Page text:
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5 Slow Cooker Recipes for People with Type 2 Diabetes

Diet and Nutrition

March 09, 2023

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Photography by Melissa Milis Photography/Stocksy United

Photography by Melissa Milis Photography/Stocksy United

by Sarah Graves, PhD

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Medically Reviewed by:

Kim Rose-Francis RDN, CDCES, CNSC, LD

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•••••

by Sarah Graves, PhD

•••••

Medically Reviewed by:

Kim Rose-Francis RDN, CDCES, CNSC, LD

•••••

•••••

Prep these recipes in a slow cooker to enjoy stress-free and nutritious meals that may help you manage your blood sugar levels with type 2 diabetes.

I love cooking — it’s a creative outlet for me. But as a busy mom with a full-time job and a side hustle, I’m often short on time or too tired for intensive weeknight meal prep.

Because of this, my multicooker is the hardest-working appliance in my kitchen. While I often rely on the super-fast pressure cooker setting, nothing beats coming home on a busy weeknight to a meal that’s already prepared.

Even better, when I’ve got a meal in the slow cooker, I know there’s something healthy waiting at home to feed my family that will keep my blood sugar in check far better than fast food or takeout would.

Here are some of my favorite slow cooker recipes that are simple to make and full of tasty and nutritious ingredients for people with type 2 diabetes.

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Notes on ingredients

To keep these dishes blood-sugar-friendly, I opt for research-backed ingredients proven to aid with type 2 diabetes management.

Lean into fresh or frozen produce

Research suggests that pesticide exposure contributes to the onset and severity of type 2 diabetes because pesticides disrupt the endocrine system. One in particular, bisphenol A (BPA), is often found in canned food.

Therefore, you may want to consider choosing fresh or frozen produce over canned products.

Personally, I also try to avoid the “Dirty Dozen,” the most pesticide-contaminated fruits and vegetables, and instead buy their organic versions. There’s also a “Clean Fifteen” list of fruits and vegetables with the least contamination that you may want to consider.

Regardless of the type of produce you choose, vital nutrients are present in various types and you shouldn’t limit your consumption based on potential pesticide levels. The most important aspect is that you incorporate fruits and vegetables into your diet.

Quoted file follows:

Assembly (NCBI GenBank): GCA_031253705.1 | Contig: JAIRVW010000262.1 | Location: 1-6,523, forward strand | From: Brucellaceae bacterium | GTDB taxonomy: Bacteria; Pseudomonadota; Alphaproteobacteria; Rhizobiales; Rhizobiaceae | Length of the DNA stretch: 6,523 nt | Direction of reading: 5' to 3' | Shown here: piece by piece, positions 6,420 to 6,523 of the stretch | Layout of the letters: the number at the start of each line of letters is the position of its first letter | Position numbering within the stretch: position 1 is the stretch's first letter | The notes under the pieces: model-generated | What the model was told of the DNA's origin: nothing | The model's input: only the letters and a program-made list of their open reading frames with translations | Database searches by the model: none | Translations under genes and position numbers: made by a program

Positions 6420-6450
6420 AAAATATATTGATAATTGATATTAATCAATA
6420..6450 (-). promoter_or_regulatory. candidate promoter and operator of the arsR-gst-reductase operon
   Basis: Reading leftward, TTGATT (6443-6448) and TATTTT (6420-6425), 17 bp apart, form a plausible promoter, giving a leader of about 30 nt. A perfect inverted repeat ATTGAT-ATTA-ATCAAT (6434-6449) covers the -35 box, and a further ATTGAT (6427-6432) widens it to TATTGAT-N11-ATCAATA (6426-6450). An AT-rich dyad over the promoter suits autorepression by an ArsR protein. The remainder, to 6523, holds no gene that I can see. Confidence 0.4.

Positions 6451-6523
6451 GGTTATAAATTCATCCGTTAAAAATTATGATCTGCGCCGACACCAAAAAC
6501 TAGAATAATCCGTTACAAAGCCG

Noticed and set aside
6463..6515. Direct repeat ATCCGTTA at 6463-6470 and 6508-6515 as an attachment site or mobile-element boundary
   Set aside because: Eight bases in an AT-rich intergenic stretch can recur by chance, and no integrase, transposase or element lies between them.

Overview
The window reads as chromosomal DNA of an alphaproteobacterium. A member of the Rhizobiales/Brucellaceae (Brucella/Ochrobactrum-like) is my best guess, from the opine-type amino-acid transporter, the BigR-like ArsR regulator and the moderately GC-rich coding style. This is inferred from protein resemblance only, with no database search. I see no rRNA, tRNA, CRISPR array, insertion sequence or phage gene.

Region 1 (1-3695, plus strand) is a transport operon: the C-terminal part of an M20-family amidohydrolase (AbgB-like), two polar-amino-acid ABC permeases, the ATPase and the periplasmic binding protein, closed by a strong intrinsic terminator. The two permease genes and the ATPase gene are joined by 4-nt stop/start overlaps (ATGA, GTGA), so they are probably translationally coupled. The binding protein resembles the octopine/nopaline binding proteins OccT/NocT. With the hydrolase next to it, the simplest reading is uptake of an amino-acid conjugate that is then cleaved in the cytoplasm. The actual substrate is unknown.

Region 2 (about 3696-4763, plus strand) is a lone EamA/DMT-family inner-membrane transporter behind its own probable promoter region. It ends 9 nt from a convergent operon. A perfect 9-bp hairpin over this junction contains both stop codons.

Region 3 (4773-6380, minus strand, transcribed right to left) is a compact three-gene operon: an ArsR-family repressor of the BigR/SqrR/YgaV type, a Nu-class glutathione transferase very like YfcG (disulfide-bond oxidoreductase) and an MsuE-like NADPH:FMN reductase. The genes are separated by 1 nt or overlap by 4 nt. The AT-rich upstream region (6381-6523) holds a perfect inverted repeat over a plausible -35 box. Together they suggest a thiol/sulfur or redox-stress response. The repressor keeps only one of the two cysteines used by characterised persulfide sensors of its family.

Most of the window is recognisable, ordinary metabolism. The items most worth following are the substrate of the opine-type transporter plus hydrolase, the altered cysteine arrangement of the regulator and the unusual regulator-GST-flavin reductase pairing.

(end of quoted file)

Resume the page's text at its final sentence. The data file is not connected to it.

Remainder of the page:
Consider limiting or avoiding specific food additives and preservatives

Similarly, many food additives and preservatives are also endocrine disruptors. Nitrates and nitrites used in processed meats and propionate, a fatty acid used to preserve baked goods, are just two examples.

So, it’s beneficial to become an avid reader of ingredient labels. I typically play it safe, and if I don’t know what an ingredient is, I assume it could be an endocrine-disrupting food additive.

Nitrates, nitrites, or propionate can also be present in seasonings. Thus, I buy ingredients like spice mixes, such as chili powder, that contain nothing but spices. The same goes for ingredients like jalapeños or olives. I always check to ensure the brand I’m buying contains no additives or preservatives.

Go for high fiber sides

Because fiber-rich foods like whole grains are digested more slowly, they help avoid blood sugar spikes. I always opt for pairing my mains with blood-sugar-friendly whole-grain sides like brown rice, quinoa, or whole wheat pasta.

For lower carb options, opt for fiber-rich veggies. For example, you can swap pasta with spaghetti squash or zucchini noodles and brown rice with cauliflower rice.

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1. Baked ziti

This “baked” ziti is a staple in my house. It’s one of my husband’s favorites, so I always make enough for leftovers.

This recipe includes nutrient-dense spinach, but you can up the veggie content by adding diced carrots, bell peppers, zucchini, or mushrooms.

Start to finish: 15 minutes to prep; 4–7 hours cooking time

Serves: 8

Ingredients

  • 1 tbsp. oil of choice (such as avocado oil, olive oil, or soybean oil)
  • 1 lb. ground beef
  • 1 onion, finely chopped
  • 1/2 tsp. fennel seeds
  • 3 cloves garlic, minced or run through a press
  • 1 tsp. salt
  • 1 (24-oz.) jar of marinara sauce
  • 1 (28-oz.) can of petite diced tomatoes, undrained
  • 2 cups chicken (or vegetable) broth or water
  • 1 tbsp. dried Italian seasoning
  • 1/2 tsp. black pepper
  • 1/4 tsp. crushed red pepper
  • 1/4 cup fresh basil, chopped
  • 5 oz. fresh baby spinach
  • 1 lb. uncooked, whole wheat ziti, penne, rotini, or other small pasta
  • 1 cup shredded mozzarella cheese or 6-cheese Italian blend

Directions

  1. In a large skillet over medium-high heat, sauté ground beef, onion, and fennel seed in oil until the beef is crumbled and browned. (If using a multicooker, you can use the sauté function on your cooker to cut down on extra dishes.)
  2. Stir in the garlic and salt and sauté for 1 more minute.
  3. Add the beef mixture, marinara sauce, tomatoes, broth, Italian seasoning, black pepper, crushed red pepper, and basil to the pot of your slow cooker.
  4. Cook on high for 3 hours or low for 6 hours.
  5. Turn the slow cooker to high, if not already. Stir in the spinach until wilted into the sauce.
  6. Add the pasta and stir until it’s fully submerged in the liquid. Ensure you don’t have any pasta sticking out, or it may end up uncooked. Add more water or broth if you need more liquid.
  7. Continue cooking for 15–30 more minutes. Check pasta at the 15-minute mark to avoid overcooking.
  8. Remove the lid and sprinkle with the cheese. Recover and cook for 3–5 more minutes, until the cheese is melted.

Recipe note: For a quicker version, you can easily adapt this recipe for the pressure cooker. Simply brown the ground beef, fennel, and onions, then add everything except the pasta and cheese to the pot of your pressure cooker. Stir, then submerge the pasta without stirring, and set your pressure cooker to high for 8 minutes. Once the pasta is cooked, sprinkle with the cheese and let set until melted.

2. Chicken shawarma

This recipe is one of my personal favorites. The combination of spices in this classic is absolutely delicious.